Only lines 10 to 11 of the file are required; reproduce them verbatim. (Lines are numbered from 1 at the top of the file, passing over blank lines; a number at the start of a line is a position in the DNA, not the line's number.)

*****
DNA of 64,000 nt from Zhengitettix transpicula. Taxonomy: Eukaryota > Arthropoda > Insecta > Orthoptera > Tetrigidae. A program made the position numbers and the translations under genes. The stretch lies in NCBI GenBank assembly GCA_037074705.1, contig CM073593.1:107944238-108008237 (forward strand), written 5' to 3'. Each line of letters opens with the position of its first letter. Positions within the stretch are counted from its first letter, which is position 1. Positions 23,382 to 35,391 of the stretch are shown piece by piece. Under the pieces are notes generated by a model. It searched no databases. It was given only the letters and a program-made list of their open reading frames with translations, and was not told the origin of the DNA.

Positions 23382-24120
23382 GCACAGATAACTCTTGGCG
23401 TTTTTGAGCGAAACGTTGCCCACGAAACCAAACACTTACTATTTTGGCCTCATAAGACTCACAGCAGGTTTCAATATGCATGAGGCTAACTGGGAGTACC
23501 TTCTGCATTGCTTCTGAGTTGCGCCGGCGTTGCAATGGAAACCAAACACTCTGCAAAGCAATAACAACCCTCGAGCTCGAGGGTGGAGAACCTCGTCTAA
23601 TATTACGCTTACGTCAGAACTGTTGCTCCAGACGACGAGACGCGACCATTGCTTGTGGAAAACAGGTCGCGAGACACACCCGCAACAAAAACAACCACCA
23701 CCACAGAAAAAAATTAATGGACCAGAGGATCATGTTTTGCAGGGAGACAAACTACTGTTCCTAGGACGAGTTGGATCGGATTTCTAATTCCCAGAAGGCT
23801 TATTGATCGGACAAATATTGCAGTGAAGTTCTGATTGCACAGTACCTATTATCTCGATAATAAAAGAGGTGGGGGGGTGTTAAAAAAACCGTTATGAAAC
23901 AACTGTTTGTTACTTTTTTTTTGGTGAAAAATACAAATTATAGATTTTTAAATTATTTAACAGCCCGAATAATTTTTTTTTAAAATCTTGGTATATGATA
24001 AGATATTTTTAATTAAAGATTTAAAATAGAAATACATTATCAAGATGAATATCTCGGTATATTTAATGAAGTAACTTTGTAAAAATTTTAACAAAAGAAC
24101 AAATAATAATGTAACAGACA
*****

24001 AGATATTTTTAATTAAAGATTTAAAATAGAAATACATTATCAAGATGAATATCTCGGTATATTTAATGAAGTAACTTTGTAAAAATTTTAACAAAAGAAC
24101 AAATAATAATGTAACAGACA